1. cjduvall says:

    I completely agree with your point and I find it really interesting. You actually even presented an argument that I have always struggled to effectively describe. It has basically come down to a science on how to win an election. Obviously books and strategies are widespread and read by many. But as you say, these cooperations like Blue State create this image for the politician that best suited to capture the public’s heart. Every decision is scrutinized and evaluated, as you say even down to the color of the tie the candidate wears. This makes me feel that I’m almost being tricked into voting for a candidate. These agencies are using psychology and seduction to get votes sometimes even above policy. It is completely fair to be skeptical of politicians. You point of negative qualities being overshadowed is a good one. I would also argue that the campaign politician might be very different once elected. Once a media group is no longer guiding the candidate step by step towards election, things might seem different in terms of the personality of the candidate. This is a very scary thought as we might be voting for people that are very different from how they would act in office.

  2. mdhaas715 says:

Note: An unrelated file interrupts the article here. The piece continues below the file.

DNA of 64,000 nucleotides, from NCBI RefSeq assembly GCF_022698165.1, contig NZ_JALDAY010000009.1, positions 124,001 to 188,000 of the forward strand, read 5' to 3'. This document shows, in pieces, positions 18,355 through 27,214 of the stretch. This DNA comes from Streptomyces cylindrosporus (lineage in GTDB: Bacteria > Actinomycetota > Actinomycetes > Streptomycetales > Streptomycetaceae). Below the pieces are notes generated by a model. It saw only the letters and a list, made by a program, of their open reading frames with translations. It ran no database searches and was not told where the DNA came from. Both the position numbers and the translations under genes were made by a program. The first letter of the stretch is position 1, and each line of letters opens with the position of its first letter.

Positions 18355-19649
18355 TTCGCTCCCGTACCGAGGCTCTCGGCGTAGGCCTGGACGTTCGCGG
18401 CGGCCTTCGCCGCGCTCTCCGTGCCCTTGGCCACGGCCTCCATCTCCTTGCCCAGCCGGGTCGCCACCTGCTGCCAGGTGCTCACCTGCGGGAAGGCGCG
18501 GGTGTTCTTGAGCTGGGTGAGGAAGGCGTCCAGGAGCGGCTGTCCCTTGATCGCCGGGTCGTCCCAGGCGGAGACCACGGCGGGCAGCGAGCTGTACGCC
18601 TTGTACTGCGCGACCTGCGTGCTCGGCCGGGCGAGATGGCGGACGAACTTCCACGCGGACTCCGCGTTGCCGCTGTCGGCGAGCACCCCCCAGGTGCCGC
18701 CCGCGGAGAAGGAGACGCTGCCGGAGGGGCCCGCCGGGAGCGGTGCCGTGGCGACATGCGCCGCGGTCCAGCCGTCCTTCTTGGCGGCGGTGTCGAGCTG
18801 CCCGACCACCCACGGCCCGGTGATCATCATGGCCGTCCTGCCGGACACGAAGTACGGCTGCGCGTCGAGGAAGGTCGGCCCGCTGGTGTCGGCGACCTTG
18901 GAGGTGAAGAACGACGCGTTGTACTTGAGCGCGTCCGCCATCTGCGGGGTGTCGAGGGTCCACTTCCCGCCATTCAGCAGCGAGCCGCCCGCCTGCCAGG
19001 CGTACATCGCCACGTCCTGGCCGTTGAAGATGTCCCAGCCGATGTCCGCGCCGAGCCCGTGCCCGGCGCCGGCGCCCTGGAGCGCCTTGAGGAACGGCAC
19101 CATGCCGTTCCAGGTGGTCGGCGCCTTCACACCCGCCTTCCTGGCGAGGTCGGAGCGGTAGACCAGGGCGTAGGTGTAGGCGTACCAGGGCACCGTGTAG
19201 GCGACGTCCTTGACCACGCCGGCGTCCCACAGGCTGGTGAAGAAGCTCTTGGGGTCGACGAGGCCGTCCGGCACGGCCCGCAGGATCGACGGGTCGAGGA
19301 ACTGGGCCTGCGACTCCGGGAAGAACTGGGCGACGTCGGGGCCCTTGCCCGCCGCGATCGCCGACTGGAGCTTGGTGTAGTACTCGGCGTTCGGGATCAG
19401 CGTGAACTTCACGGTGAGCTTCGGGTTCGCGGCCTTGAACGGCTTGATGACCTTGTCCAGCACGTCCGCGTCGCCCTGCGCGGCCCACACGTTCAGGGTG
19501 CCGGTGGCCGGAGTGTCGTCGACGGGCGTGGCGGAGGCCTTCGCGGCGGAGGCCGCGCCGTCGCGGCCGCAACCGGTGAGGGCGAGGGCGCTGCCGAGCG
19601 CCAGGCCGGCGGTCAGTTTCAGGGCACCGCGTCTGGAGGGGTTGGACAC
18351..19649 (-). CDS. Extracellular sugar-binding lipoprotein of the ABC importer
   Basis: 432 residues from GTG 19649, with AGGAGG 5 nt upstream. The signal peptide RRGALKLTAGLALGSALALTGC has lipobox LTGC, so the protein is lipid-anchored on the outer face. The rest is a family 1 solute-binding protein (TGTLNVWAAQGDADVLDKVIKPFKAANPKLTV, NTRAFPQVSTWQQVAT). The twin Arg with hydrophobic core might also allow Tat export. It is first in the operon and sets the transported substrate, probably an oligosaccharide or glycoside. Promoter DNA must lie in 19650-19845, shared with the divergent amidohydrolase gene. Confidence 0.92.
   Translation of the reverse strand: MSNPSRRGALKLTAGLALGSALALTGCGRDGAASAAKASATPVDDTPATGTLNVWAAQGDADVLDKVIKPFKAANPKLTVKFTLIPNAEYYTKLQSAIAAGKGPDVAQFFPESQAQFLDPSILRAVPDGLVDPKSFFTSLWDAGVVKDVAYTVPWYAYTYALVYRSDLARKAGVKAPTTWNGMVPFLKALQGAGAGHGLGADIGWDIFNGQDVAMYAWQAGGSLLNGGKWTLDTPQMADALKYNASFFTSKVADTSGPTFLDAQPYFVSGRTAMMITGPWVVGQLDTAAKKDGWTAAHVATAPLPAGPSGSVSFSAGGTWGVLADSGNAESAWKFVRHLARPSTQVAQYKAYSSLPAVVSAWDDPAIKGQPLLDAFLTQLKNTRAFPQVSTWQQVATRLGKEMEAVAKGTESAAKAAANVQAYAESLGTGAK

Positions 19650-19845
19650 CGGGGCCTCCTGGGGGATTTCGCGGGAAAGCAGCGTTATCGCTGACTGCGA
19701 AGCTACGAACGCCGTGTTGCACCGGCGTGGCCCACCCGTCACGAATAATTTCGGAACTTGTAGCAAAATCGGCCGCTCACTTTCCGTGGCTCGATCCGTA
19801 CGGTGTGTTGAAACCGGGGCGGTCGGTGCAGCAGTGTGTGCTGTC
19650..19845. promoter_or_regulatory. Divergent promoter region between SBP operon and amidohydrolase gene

I agree that there is reason to be skeptical of a candidate’s negative qualities being overshadowed by a digital agency but I do not think that the candidates abilities are so overstated by these agencies that we end up with a different candidate after the campaign. These agencies, like Blue State Digital, are hired to help candidates gain public support and win the election. In order to do that, they need to make sure their candidate is reaching out to the public in a certain way and presenting a certain image. However, what we have to keep in mind is that today both sides have the ability and recognize the importance of using these types of agencies. So while on the one hand these agencies may be downplaying a candidate’s negative qualities, the other side may be trying to bring these qualities to light. In many campaigns they use these tactics, whether attributed to their campaign or by having a third party do it for them, and release negative qualities and things about the person they are running against. So while these agencies are manipulating the way we perceive the candidate, I do not think they are doing it to the extent that they are presenting an entire different person altogether especially since they have to account for the other candidate exposing whatever potentially negative qualities they may be overshadowing. I think that the agencies are aiding in presenting the best version of the candidate while still using qualities true to the actual candidate. So while I think there is reason to be skeptical, I do not think with the resources available to both parties that we would end up with a candidate completely different than the one during the campaign.